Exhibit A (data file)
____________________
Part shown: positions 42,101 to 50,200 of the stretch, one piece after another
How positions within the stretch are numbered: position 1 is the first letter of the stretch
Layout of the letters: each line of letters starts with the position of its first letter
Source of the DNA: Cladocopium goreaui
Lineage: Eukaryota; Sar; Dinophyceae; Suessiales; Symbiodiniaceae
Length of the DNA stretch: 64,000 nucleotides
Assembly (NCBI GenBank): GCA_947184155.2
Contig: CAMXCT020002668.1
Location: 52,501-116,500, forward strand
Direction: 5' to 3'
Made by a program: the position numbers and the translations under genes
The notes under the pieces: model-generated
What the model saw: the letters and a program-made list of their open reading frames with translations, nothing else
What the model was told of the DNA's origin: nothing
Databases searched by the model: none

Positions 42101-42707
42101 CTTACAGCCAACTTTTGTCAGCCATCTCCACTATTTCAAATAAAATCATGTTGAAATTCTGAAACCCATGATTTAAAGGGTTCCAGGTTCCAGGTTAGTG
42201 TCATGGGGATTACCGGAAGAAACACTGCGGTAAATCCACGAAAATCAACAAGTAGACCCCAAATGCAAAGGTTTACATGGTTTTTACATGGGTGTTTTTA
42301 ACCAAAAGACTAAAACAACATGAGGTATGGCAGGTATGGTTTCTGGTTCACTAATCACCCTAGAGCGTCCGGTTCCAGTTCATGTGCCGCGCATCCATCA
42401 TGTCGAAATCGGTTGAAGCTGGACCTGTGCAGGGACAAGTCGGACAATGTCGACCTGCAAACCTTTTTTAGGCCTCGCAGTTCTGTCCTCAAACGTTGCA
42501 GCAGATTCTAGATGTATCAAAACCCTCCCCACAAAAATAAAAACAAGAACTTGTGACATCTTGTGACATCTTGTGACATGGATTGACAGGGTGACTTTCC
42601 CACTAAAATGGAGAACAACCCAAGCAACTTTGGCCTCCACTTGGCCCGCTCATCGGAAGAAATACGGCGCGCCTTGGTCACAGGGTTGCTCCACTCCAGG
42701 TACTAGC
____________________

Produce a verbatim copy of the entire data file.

Part shown: positions 42,101 to 50,200 of the stretch, one piece after another
How positions within the stretch are numbered: position 1 is the first letter of the stretch
Layout of the letters: each line of letters starts with the position of its first letter
Source of the DNA: Cladocopium goreaui
Lineage: Eukaryota; Sar; Dinophyceae; Suessiales; Symbiodiniaceae
Length of the DNA stretch: 64,000 nucleotides
Assembly (NCBI GenBank): GCA_947184155.2
Contig: CAMXCT020002668.1
Location: 52,501-116,500, forward strand
Direction: 5' to 3'
Made by a program: the position numbers and the translations under genes
The notes under the pieces: model-generated
What the model saw: the letters and a program-made list of their open reading frames with translations, nothing else
What the model was told of the DNA's origin: nothing
Databases searched by the model: none

Positions 42101-42707
42101 CTTACAGCCAACTTTTGTCAGCCATCTCCACTATTTCAAATAAAATCATGTTGAAATTCTGAAACCCATGATTTAAAGGGTTCCAGGTTCCAGGTTAGTG
42201 TCATGGGGATTACCGGAAGAAACACTGCGGTAAATCCACGAAAATCAACAAGTAGACCCCAAATGCAAAGGTTTACATGGTTTTTACATGGGTGTTTTTA
42301 ACCAAAAGACTAAAACAACATGAGGTATGGCAGGTATGGTTTCTGGTTCACTAATCACCCTAGAGCGTCCGGTTCCAGTTCATGTGCCGCGCATCCATCA
42401 TGTCGAAATCGGTTGAAGCTGGACCTGTGCAGGGACAAGTCGGACAATGTCGACCTGCAAACCTTTTTTAGGCCTCGCAGTTCTGTCCTCAAACGTTGCA
42501 GCAGATTCTAGATGTATCAAAACCCTCCCCACAAAAATAAAAACAAGAACTTGTGACATCTTGTGACATCTTGTGACATGGATTGACAGGGTGACTTTCC
42601 CACTAAAATGGAGAACAACCCAAGCAACTTTGGCCTCCACTTGGCCCGCTCATCGGAAGAAATACGGCGCGCCTTGGTCACAGGGTTGCTCCACTCCAGG
42701 TACTAGC